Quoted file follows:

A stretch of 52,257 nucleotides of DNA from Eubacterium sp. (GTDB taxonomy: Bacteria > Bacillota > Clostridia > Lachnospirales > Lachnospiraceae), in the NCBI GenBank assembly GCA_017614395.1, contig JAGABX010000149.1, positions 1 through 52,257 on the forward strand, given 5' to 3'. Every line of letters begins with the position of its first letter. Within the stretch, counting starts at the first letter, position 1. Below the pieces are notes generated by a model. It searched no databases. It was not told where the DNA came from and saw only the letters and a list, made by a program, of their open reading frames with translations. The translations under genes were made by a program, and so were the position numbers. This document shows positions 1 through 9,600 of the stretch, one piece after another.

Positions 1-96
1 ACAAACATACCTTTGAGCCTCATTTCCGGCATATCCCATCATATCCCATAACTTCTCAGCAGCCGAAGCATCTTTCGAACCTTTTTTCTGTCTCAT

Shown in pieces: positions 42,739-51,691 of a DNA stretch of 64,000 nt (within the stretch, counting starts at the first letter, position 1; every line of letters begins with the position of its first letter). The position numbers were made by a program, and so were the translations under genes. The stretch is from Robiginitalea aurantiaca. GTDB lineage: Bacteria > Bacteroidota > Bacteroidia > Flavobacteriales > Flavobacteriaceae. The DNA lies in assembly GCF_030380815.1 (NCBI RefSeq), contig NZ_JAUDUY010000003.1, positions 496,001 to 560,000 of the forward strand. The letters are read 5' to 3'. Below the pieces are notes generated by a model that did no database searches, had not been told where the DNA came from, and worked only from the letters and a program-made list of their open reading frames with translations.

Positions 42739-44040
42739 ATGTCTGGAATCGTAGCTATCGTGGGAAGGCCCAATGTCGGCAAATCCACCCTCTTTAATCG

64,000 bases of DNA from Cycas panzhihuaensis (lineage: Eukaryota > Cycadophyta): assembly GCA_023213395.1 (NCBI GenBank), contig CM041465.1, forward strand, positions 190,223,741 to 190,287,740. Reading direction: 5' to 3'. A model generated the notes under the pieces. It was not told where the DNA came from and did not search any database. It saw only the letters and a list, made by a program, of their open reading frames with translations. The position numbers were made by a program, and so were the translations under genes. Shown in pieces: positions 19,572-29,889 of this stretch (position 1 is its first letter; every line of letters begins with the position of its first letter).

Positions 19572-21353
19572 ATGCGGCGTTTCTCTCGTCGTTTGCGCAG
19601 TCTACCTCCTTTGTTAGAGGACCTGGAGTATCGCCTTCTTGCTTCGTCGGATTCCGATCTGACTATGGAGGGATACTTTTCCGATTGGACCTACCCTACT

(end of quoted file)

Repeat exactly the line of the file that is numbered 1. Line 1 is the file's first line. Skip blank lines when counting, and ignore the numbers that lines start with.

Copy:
A stretch of 52,257 nucleotides of DNA from Eubacterium sp. (GTDB taxonomy: Bacteria > Bacillota > Clostridia > Lachnospirales > Lachnospiraceae), in the NCBI GenBank assembly GCA_017614395.1, contig JAGABX010000149.1, positions 1 through 52,257 on the forward strand, given 5' to 3'. Every line of letters begins with the position of its first letter. Within the stretch, counting starts at the first letter, position 1. Below the pieces are notes generated by a model. It searched no databases. It was not told where the DNA came from and saw only the letters and a list, made by a program, of their open reading frames with translations. The translations under genes were made by a program, and so were the position numbers. This document shows positions 1 through 9,600 of the stretch, one piece after another.